One of his ex-girlfriends read about Narcissistic Personality Disorder in the DSM and said, “It fits so well and explained so much of what we had struggled with, that I realized expecting him to be nicer or less self-centered was like expecting a blind man to see.” Even his closest friends, like Apple design guru Jonathan Ive, noted that Jobs often exhibited a vicious and unnecessary lack of empathy for those around him. The fact that so many people all over the world have been lauding him since his death, both friends and dogged competitors, speaks to the complex and paradoxical nature of Steve Jobs, a man whose greatest goal was to establish empathy between people and technology but who often displayed precious little empathy of his own.
Isaacson’s biography of Jobs isn’t a character assassination by any means (though I do wonder why the first third of the book dwells so often on Jobs’s body odor during the 1970s). That said, I still feel terrifically sorry for any employees who find themselves at the mercy of a supervisor who uses Steve Jobs as a managerial handbook, just like the legions of young would-be entrepreneurs trying to emulate the callous Mark Zuckerberg they saw in The Social Network.
If anyone comes away from reading Steve Jobs thinking that being a leader makes it okay to be an asshole, they’ll have missed about 99 percent of the point. Anyone can cut an employee to shreds or throw epic temper tantrums at the slightest provocation, but replicating Jobs’s intuition, perfectionism, dedication, and vision is arguably something that only one person in seven billion can manage to pull off.
Steve Jobs is at its core the study of the man himself, but along the way it’s also a fascinating history of the genesis, near-death, and resurgence of Apple. It also describes the birth, near-death, and ascendancy of Pixar, with fascinating details I’ve never read before. As the book follows Jobs through the personal computer revolution, the birth of the Macintosh, his “wilderness years” at NeXT and Pixar, and his return to Apple and subsequent paving over of the landscape for the music industry, cell phones, and tablet computing, Steve Jobs’s biography also offers incredibly detailed insights into how our world shifted from the hobbyist computing era of the mid-’70s to the ubiquitous techscape we live in today. Steve Jobs didn’t enact any of these revolutionary changes singlehandedly — his biography takes pains to make that clear — but he was most assuredly at or near the center of all of them.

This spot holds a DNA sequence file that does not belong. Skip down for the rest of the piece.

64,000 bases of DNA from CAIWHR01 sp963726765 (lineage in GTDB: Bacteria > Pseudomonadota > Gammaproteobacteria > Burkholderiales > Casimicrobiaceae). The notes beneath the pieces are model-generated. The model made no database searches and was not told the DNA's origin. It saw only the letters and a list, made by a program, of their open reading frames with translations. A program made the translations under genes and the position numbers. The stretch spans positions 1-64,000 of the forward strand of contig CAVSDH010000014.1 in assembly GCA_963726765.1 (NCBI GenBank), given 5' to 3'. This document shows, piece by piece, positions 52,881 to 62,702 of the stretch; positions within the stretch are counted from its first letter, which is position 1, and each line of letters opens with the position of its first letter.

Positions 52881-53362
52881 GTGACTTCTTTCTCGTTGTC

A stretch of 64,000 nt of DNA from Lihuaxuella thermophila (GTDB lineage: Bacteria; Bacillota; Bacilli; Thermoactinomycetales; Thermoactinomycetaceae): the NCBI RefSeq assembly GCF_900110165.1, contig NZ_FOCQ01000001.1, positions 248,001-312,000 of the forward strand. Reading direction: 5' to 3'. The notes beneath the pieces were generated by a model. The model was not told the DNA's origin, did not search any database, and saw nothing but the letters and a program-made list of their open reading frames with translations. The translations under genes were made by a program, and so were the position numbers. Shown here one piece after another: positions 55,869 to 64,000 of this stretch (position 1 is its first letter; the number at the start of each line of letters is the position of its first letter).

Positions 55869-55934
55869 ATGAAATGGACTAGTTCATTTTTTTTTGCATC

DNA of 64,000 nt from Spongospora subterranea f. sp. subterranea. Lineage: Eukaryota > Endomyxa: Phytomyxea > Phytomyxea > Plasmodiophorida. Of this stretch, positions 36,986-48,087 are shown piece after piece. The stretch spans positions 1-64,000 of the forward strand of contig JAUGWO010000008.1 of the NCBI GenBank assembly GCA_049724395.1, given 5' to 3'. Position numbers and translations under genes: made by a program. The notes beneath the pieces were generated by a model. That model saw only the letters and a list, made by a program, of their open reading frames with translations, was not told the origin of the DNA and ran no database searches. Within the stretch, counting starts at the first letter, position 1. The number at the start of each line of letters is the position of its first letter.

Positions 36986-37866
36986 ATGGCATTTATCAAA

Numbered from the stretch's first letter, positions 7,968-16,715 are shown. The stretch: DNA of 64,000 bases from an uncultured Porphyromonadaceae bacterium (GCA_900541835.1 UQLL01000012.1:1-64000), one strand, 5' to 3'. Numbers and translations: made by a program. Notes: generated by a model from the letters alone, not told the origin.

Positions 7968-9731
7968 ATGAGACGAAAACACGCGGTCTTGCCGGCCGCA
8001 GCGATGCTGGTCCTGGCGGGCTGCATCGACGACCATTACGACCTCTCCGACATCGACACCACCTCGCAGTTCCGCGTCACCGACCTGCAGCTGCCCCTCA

Though the book makes his flaws obvious to readers, it also makes clear that we would be living in a very different world if Steve Jobs hadn’t set out to put a dent in the universe. Anyone with even a passing interest in Apple’s history, and anyone who’s ever wondered how so very much about the technology landscape has changed so fundamentally in just 35 years, owes it to themselves to read this book.